"Call it a clan, call it a network, call it a tribe, call it a family. Whatever you call it, whoever you are, you need one."
Two windows glued together. One still bearing the second-hand $75 sale sticker, the other jagged-shattered, a starburst shaped hole, big enough for a man to squeeze through… which I know because one did. A few minutes before midnight at the end of a balmy Tasmanian evening, three days before last Christmas.
Just a few weeks earlier I'd decided to leave Tasmania. Life felt stagnant, I’d felt low, like nothing was progressing. I’d written close friends on the mainland. ‘I feel pretty horrible,’ I’d said. ‘Can’t get through the slow period, can’t concentrate on work…I’m thinking of coming north for a while. I was wondering if I could stay with you at the beginning?’
‘Of course you know you are always welcome here,’ they'd replied. And in that instant, before any shift had actually been implemented or any logistics sorted, my outlook changed. Cheerful replaced glum. My days changed too: weeks were full of mountain bike rides, bushwalks and Christmas parties, live music, morning splashes in the gorge, summer produce from the Saturday Harvest Market and the gatherings and elaborate dinners built up around it.
And laughter. Lots and lots of laughter.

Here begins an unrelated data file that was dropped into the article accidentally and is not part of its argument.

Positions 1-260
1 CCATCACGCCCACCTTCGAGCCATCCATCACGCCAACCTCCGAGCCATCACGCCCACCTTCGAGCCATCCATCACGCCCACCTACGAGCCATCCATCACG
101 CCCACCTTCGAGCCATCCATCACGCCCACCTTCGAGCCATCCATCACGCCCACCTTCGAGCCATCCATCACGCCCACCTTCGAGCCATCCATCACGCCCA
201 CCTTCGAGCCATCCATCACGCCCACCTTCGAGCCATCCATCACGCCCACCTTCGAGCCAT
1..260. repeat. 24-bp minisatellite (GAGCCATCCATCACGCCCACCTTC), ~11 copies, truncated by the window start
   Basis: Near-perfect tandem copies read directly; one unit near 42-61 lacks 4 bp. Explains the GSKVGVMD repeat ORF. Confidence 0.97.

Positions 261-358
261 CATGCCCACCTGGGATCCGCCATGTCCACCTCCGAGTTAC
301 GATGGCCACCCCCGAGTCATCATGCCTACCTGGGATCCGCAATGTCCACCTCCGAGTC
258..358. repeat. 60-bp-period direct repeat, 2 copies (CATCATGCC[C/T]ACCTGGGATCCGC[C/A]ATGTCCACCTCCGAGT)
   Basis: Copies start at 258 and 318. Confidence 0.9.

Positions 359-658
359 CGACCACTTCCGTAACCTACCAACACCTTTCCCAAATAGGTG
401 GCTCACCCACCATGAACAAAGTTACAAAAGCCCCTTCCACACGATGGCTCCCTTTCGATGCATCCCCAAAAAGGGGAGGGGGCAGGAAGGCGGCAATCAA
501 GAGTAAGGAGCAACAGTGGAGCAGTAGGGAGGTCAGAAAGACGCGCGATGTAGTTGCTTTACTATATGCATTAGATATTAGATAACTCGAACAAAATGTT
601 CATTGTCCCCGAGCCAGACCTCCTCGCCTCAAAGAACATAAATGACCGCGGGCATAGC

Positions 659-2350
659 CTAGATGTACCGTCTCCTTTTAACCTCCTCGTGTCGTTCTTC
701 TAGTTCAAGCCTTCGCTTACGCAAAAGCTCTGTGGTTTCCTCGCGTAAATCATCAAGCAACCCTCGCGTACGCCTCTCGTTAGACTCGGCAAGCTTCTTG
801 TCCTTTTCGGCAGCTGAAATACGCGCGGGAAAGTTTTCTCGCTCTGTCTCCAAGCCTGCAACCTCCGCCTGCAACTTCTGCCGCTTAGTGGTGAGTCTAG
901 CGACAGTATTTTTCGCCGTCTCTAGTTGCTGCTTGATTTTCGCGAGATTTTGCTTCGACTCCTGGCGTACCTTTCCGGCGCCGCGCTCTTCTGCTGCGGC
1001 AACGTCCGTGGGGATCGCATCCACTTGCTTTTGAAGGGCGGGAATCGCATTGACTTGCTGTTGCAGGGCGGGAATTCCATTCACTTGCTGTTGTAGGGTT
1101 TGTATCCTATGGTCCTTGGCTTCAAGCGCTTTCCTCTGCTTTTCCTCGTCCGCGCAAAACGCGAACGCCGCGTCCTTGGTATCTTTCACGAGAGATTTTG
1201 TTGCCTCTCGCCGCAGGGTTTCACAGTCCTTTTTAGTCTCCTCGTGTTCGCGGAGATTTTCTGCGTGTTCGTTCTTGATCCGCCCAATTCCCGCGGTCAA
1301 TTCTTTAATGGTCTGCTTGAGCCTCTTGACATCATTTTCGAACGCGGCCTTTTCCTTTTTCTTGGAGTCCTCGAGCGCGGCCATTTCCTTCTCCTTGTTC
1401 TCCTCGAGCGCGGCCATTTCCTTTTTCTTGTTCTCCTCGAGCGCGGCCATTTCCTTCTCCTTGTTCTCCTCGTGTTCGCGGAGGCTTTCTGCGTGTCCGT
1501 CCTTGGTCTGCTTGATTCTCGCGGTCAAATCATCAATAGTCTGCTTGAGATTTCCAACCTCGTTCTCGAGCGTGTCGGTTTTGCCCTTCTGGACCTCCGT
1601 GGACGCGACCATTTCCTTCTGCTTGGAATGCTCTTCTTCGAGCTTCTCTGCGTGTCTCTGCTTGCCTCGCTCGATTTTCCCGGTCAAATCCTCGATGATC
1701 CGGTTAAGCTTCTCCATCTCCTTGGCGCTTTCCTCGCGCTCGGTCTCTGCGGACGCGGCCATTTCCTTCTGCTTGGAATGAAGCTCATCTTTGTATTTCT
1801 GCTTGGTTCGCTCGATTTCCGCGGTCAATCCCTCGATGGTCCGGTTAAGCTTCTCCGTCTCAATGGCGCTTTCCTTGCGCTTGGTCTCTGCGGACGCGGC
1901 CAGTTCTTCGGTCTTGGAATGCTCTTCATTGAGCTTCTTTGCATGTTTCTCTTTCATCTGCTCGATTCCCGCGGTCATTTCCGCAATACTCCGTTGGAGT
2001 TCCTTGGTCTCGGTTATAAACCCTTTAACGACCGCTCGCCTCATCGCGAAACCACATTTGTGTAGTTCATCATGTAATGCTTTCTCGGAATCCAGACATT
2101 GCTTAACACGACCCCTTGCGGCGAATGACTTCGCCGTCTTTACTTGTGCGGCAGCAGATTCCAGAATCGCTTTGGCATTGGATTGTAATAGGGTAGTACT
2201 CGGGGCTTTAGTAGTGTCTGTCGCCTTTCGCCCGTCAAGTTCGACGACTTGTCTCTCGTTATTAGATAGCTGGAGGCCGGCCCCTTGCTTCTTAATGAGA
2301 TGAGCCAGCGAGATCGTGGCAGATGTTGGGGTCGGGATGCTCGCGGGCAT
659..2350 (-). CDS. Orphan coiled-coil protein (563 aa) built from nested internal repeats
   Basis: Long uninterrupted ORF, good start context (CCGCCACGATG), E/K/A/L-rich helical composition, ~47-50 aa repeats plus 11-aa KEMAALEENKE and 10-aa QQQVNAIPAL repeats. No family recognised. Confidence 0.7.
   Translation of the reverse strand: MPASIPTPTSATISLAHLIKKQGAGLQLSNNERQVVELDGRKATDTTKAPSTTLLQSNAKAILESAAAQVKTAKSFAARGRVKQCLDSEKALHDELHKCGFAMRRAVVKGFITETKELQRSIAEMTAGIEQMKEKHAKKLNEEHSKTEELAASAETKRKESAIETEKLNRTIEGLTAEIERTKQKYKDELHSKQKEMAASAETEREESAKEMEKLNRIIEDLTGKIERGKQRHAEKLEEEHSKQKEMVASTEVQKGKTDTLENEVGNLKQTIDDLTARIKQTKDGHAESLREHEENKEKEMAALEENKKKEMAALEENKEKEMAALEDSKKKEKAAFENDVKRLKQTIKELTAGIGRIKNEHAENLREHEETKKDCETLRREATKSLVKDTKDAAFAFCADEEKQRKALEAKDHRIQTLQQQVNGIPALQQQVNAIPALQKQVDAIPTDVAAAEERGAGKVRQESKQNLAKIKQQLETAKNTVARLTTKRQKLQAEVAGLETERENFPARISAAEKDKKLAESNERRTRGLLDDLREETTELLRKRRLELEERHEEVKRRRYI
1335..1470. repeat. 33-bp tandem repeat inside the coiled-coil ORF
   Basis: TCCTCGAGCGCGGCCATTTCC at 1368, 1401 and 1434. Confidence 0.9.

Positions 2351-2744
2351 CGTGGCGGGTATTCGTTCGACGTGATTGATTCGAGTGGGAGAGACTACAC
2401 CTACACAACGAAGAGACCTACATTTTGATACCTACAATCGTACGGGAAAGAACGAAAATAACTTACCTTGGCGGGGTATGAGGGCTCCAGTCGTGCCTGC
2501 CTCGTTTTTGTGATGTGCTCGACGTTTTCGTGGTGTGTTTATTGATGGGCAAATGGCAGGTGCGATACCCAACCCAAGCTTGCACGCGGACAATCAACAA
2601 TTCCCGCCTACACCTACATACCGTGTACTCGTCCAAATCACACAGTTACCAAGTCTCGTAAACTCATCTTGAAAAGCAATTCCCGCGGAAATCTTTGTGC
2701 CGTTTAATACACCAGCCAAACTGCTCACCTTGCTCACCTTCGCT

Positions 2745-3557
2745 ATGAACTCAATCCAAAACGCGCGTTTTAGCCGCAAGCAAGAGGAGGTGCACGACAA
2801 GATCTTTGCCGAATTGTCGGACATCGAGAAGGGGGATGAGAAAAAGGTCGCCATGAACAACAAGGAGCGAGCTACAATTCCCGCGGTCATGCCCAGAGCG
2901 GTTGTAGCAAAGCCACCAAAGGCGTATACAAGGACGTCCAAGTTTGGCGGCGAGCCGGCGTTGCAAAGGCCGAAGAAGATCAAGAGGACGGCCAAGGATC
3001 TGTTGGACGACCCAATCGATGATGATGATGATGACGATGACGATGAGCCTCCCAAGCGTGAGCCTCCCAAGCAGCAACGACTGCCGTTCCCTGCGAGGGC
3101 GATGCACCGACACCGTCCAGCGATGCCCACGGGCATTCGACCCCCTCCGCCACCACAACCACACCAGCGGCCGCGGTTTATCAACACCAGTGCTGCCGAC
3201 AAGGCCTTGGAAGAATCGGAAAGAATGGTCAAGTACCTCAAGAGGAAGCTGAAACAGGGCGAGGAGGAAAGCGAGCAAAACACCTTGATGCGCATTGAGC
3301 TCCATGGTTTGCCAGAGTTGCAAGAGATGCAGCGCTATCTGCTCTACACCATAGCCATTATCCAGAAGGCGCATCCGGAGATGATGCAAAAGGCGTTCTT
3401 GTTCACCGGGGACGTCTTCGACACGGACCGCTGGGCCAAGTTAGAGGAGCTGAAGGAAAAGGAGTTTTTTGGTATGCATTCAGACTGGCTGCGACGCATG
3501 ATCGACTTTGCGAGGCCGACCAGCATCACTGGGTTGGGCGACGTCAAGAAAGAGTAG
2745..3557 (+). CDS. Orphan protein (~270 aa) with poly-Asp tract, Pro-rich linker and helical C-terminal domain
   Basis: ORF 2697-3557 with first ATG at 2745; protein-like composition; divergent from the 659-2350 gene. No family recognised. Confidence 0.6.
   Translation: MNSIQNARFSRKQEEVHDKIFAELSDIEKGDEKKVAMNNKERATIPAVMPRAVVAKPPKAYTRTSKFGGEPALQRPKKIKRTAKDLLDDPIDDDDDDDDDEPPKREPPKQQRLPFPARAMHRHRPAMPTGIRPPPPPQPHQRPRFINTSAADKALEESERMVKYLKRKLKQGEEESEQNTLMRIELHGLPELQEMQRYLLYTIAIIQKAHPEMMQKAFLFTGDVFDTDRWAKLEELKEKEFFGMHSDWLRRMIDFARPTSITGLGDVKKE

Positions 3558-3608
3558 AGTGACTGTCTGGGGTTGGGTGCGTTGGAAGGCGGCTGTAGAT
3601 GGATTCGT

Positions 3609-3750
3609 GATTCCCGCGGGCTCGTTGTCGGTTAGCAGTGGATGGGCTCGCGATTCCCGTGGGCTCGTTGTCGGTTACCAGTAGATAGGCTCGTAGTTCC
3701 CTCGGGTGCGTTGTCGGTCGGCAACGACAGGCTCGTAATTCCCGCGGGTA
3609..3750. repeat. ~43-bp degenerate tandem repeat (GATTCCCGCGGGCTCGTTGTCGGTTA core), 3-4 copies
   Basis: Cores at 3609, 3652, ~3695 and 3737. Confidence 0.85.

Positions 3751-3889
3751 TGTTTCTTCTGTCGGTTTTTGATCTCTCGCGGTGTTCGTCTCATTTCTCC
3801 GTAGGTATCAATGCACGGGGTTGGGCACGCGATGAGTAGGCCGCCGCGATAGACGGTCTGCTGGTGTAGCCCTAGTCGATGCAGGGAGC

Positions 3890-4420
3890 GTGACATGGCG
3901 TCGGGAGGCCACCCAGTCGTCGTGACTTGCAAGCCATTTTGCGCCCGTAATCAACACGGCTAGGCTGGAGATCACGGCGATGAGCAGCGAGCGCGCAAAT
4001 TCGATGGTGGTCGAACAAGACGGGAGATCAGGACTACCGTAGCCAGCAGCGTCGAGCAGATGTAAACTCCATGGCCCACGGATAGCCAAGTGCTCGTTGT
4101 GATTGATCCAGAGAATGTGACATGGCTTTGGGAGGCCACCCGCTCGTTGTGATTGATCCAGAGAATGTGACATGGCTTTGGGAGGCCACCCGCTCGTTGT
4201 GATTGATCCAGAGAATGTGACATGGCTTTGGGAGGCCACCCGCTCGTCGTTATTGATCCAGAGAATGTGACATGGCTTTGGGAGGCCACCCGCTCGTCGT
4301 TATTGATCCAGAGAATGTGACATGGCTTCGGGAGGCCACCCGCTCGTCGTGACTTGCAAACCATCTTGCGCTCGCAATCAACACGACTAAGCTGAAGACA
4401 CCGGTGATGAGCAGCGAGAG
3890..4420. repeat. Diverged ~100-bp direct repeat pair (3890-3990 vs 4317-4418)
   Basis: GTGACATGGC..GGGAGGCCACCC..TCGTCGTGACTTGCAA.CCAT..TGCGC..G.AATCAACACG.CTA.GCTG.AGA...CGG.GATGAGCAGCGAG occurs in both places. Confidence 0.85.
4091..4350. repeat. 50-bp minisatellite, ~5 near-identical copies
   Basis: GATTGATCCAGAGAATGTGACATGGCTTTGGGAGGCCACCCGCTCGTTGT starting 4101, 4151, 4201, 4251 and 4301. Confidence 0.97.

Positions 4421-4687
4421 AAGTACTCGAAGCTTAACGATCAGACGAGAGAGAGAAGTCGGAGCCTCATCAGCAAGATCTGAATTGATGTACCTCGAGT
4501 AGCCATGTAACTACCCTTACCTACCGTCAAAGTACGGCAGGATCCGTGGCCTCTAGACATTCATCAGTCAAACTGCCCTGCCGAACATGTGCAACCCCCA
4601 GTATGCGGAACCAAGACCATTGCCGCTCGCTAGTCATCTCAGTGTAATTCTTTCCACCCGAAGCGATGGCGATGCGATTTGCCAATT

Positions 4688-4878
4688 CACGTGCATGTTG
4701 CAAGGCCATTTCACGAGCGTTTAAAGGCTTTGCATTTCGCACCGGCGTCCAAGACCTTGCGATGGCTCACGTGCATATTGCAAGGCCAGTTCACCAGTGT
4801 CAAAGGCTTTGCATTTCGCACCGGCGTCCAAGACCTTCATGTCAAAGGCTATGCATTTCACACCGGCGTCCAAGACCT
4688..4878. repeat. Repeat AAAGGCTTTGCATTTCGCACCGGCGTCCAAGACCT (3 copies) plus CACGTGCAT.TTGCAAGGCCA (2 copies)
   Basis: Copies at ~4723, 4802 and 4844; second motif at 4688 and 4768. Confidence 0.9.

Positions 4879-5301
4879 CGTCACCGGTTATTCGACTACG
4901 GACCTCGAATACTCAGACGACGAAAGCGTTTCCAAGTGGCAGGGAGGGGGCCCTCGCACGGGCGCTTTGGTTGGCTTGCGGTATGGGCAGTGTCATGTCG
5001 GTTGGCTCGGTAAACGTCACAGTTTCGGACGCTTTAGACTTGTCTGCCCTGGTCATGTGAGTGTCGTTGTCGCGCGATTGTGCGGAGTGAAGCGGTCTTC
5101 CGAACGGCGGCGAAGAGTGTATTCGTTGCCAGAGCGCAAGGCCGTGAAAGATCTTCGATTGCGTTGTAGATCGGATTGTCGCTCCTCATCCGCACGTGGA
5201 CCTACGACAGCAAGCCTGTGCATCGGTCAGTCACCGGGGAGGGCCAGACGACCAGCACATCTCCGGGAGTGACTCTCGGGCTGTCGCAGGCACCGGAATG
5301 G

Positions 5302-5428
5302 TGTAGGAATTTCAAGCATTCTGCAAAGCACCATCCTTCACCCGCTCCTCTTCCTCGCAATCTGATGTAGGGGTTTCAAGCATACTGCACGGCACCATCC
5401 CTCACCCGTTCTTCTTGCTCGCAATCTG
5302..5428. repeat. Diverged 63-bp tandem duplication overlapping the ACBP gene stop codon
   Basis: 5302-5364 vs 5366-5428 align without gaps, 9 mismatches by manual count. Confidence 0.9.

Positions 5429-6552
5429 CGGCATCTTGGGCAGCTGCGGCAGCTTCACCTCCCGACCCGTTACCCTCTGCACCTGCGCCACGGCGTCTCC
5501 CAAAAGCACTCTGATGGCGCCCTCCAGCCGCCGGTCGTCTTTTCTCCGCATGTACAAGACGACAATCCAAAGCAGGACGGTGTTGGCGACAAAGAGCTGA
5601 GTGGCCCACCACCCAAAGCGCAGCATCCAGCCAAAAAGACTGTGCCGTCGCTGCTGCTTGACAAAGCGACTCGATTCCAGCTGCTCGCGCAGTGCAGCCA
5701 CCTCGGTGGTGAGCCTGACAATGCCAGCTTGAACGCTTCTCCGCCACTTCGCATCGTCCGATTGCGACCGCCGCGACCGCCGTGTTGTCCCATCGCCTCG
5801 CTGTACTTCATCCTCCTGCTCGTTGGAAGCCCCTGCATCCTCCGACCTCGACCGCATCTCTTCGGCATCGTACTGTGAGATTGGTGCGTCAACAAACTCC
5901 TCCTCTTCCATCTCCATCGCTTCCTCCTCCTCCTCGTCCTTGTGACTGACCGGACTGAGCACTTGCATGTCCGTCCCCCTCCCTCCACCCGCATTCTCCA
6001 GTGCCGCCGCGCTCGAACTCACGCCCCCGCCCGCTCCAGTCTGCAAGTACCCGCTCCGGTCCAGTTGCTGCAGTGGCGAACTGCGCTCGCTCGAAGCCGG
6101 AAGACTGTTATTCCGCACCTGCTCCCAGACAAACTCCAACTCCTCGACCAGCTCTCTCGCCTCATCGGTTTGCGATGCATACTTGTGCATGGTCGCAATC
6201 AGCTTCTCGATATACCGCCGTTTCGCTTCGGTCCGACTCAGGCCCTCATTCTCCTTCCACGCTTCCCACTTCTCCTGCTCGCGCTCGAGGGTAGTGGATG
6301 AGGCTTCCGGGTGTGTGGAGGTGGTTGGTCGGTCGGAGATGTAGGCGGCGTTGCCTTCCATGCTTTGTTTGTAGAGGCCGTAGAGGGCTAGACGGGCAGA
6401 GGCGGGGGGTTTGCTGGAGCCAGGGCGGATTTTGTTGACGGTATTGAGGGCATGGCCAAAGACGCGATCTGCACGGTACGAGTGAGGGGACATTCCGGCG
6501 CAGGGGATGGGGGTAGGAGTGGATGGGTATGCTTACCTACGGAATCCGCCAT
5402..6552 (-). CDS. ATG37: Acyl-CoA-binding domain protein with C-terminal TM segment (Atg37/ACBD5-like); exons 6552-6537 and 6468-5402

I began to question my choice.
I changed my tickets once for a few more weeks of that gorgeous Tasmanian Summer.
Did I really want to leave this blissful community? Did I want to go through the hassle of storing things, finding a tenant for my flat, taking an all-day ferry and then driving all the way up the coast on my own, returning to a place I thought I’d moved on from, living with other people again?
You haven’t resolved the underlying problems, the wise friends pointed out.
‘But I am having so much fun again,’ I'd thought, conflicted between renewed joy in the short term moment and frustration with lack of progress toward long term desires.
Serenity never lasts forever
And then, winding down, listening to the radio, lights on, blinds open, after drinks and a breezy dinner out on that night just before Christmas, I heard a knock-knock on my door. 'Must have left something in my friends’ car' I’d thought as I opened it, just before midnight, about 15 minutes after they’d dropped me off.
I don’t know this dude. He’s muscular, lean and tall and not wearing a shirt. He pushes his body into the gap between the door and me and I push back. Hard. All my body weight. Leave I yell. LEAVE. Swearing as I bash my left thigh into the door to force it closed as he tries to wedge his way in. I get the door shut!! Locked. Safe!
I feel strong….and shaky... I call the mates who’ve just dropped me off: There’s this guy outside my flat, he tried to get in. I locked the door but I think he’s still there…
SMASH. Glass shattering.
‘Can you call 000 for me?' I move away from the window toward the back door at the other end of the house.
Shadow and noise. SCREAM. ‘He’s coming in, I’ve got to go.’
I feel like the protagonist in an action movie, bolting over furniture and bikes and down a blackened flight of stairs, heart hammering through my skin. Don’t beat so F’ing loud, he might hear you.
Empty block of units, set back from the street. Should have replaced the light bulb above the door. Only one car in the lot: mine. Can I get around the units to the road? Not if he’s chasing me, I decide, diving into the fig tree edging the property.